A barrowful of prehistory

(NB: the photos are rather small but you can click on them if you’d like to see more detail)

2017_0102ridgeway0039A new year and a new walk through the oldest of times. So often I’ve driven along that part of the A35 between Winterborne Abbas and Bridport with my eyes anywhere except on the road. Here are huge skies in which large birds soar, glide and hover over a sacred landscape, harmoniously mapped by nature and the ancients who lived within. To the left, the countryside is especially alluring with its abundance of prehistoric barrows, seemingly aligned with other haunting sites both near and far. When I used to make those weekly trips to Cornwall, with my heart in my boots, this was the only part of that god-awful drive I looked forward to. The only reason I’ve never traversed the South Dorset Ridgeway on foot is because it’s an awfully long way up there. And you know me and hills. But I find instructions for a walk that, whilst sadly not categorised in the ‘easy’ range, might nonetheless be a suitable taster for future adventures.

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I park outside the mediaeval church in Martinstown. I like the idea that Monsieur Martin shadows me, even if he isn’t chez lui with the ponies. The clock-face on the tower reports 10.35 so I should easily be back in time for lunch. Forging a way up the initial incline, I discover that my freshly printed sheets of directions have somehow come into contact with my water bottle and are already blurred. Further, by the time I reach instruction number two, I am already lost and the only way forward seems to involve cows. I don’t much care for cows. Fortuitously, Steven and Linda have simultaneously arrived in the same field at the same time on their way from Maiden Castle to who-knows-where. I look at their map and they look at my water-logged instructions. Linda and I discuss possibilities, Steven yawns, we all wish each other a better year than the last and, whilst the cows have their backs turned, I scamper across the muddy field, through a handy gate and into the woods. There’s a rumpus in the trees to my left: must be a very big bird. Two pigeons scatter away. Bloody pigeons, I think; they’re always making so much noise you’d think a big bird was at hand. And before I’ve time to reach for the camera, a huge brown bird of prey emerges and flies all the way down the path in front of me before disappearing into the ages.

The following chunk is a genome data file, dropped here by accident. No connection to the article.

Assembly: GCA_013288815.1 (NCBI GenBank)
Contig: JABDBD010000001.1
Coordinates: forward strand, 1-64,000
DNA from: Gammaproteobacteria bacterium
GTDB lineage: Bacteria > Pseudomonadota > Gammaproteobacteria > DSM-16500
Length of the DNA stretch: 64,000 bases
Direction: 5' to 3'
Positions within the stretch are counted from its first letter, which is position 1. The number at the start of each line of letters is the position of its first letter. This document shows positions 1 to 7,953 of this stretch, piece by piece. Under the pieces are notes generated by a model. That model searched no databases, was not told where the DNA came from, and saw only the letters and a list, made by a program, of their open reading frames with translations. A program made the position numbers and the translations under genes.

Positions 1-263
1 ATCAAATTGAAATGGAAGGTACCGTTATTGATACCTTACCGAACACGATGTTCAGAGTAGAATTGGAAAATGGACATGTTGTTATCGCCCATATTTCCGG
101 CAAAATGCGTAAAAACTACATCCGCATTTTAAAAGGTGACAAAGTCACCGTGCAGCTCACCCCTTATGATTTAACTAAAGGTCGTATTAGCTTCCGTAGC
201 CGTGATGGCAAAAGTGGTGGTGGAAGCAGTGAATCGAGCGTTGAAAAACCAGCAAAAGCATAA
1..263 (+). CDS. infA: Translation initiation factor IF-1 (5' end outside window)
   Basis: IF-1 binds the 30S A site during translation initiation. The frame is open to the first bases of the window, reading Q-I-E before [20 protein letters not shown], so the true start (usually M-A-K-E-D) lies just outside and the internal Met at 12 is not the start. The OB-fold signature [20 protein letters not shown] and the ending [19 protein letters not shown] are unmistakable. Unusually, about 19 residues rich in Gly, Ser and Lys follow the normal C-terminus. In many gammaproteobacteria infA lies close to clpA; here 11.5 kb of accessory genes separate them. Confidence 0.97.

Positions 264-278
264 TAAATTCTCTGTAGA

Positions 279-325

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My damp instructions remind me of Marty McFly’s photographs in Back to the Future: every time I look at them, a bit more of the writing has faded away. Soon, nothing will exist. The wet words, prompts in a surreal pantomime, advise me to look back if I want to see Clandon Bowl Barrow: altogether now – ‘it’s behind you’. And there it is, resting like a huge breast on the skyline. Too late, Marty, the present has gone.

 

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The paperwork comprises largely unhelpful directions such as ‘ignore this track’, ‘look for this gate’, ‘turn right at this barrow’. In my world there are only tracks, gates and barrows. And sheep. But, in this most glorious of sun-soaked mornings, what a fabulous existence it is even if it’s something of a struggle to locate the right track, gate and barrow.

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Suddenly, as promised, I’m alone on the Ridgeway overlooking the ocean, the lagoon, Chesil Beach, Weymouth or Budmouth as Hardy would have it. I am Eustacia Vye. I am Tess. I am Bathsheba. I’m an unknown heroine of a literary landscape.

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‘Excuse me’, says the Daily Express reader, ‘are you an archaeologist?’ I’m holding the gate open for this unexpected and unwanted intruder. That’s all. Why does he ascribe this profession to me? Could it be my lime green knitted hat? I’ve observed that archaeologists on television sometimes wear bold clothing. ‘No’, I confess. ‘Have you discovered something?’ He mutters incomprehensibly. I discern the word ‘tumuli’ but little else. As I’m about to ascend Bronkham Hill, I graciously share my limited knowledge of this well-known Bronze Age cemetery. I tell him it’s the most famous of its type in the world. As far as I know, this is a lie but it does the trick and he’s off.